I split my time between Lincoln, Nebraska, and Santa Fe, New Mexico, where I also maintain a studio.
I tend to work in series. I will find some starting point, sometimes and idea or concept, sometimes an image. Then work with it until I think I have exhausted it, at that point I will set them aside and look for something new. The series are loosely based on sets of rules or parameters. After a few new series I’ll go back to the ones I set aside and I usually will find something there to get me going again. I am always experimenting with new materials and methods. Sometimes the idea dictates what materials I will use and other times the materials will dictate the idea.
I try to “show” rather than “tell” in my work. It is not narrative, it doesn’t tell a story. It is about experience and can be experienced differently by everyone who encounters it. Over time, the painting can be experienced differently by the individual viewer as well. Sometimes it is about a moment and sometimes it is about forever. Size does not matter but scale does. Usually the image or the idea will let me know when the size is wrong. It is the same in literature; ideas that work as haiku poems do not make great epic Russian novels. I see quick sketches in charcoal or ink as haikus, ideas that would make great novels with plots and subplots need a big canvas.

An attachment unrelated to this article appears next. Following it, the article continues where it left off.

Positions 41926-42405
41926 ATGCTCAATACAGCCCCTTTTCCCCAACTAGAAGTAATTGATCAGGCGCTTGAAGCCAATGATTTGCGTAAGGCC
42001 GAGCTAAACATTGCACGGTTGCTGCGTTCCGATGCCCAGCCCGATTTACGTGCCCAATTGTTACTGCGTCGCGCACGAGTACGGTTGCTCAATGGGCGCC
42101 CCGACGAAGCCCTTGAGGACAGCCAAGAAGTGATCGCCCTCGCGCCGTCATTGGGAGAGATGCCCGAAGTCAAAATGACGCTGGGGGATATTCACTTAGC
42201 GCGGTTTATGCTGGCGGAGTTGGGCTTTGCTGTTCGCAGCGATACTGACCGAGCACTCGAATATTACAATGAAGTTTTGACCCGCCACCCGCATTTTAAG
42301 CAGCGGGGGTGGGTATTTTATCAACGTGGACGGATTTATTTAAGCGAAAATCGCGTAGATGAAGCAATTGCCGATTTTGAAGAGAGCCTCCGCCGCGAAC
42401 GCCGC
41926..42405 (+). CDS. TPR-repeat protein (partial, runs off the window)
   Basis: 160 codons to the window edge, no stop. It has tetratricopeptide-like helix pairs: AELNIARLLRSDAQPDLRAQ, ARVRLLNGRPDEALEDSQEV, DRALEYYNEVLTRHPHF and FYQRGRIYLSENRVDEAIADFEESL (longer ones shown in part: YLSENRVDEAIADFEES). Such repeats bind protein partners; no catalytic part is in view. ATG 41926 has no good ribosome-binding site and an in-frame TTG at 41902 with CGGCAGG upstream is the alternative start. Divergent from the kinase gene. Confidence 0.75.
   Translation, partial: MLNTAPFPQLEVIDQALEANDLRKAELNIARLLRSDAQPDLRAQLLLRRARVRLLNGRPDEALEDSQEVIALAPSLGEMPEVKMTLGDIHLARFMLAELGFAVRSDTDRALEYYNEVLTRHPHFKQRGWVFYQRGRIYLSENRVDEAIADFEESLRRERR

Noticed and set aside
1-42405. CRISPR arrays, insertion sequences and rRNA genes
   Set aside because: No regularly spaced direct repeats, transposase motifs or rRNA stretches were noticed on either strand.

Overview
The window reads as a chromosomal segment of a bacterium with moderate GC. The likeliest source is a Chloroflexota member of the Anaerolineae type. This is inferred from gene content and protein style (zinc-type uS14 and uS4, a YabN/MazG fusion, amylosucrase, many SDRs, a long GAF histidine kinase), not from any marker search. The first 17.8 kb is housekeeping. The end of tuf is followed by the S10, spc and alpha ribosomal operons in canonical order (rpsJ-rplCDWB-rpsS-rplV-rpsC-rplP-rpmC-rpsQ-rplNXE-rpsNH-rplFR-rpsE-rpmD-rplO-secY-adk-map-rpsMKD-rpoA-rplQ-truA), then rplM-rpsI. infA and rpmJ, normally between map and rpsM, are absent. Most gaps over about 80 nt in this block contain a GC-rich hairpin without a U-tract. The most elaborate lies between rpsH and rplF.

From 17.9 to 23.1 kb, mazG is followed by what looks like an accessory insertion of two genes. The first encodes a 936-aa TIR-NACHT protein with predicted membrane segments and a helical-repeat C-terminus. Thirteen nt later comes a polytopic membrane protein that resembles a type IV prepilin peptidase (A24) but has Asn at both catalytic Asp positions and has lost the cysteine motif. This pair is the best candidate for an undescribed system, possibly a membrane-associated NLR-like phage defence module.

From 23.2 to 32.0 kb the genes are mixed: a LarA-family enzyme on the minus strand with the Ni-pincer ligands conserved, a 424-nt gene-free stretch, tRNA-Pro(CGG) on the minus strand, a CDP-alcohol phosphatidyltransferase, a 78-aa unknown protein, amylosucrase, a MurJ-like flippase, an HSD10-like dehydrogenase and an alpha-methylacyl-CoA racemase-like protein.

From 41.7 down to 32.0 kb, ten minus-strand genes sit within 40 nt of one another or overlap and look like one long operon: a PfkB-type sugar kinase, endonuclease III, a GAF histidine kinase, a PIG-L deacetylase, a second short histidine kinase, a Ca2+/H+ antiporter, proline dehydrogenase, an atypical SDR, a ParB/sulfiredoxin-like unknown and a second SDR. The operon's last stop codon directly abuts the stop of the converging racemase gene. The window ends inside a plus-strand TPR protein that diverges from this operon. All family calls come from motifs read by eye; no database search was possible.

As the psychologist Carl Rodgers said, “That which is the most personal, is the most universal.” My work is inner driven, I see myself as filter of culture and I am having a conversation with other artists through my work. I am just as interested in reading the biographies, writings and letters of artists as I am in their work. I want to know what they were thinking when they did the work. I want to get at their ideas and starting points and see where they take me anywhere from 10 to 500 years later. In that sense, all my works are self-portraits of what I am thinking and feeling. My responsibility is not to the audience but to the idea.
Click on any of the thumbs to see a larger image, then click to the left or right to step through images, or click outside the image to close.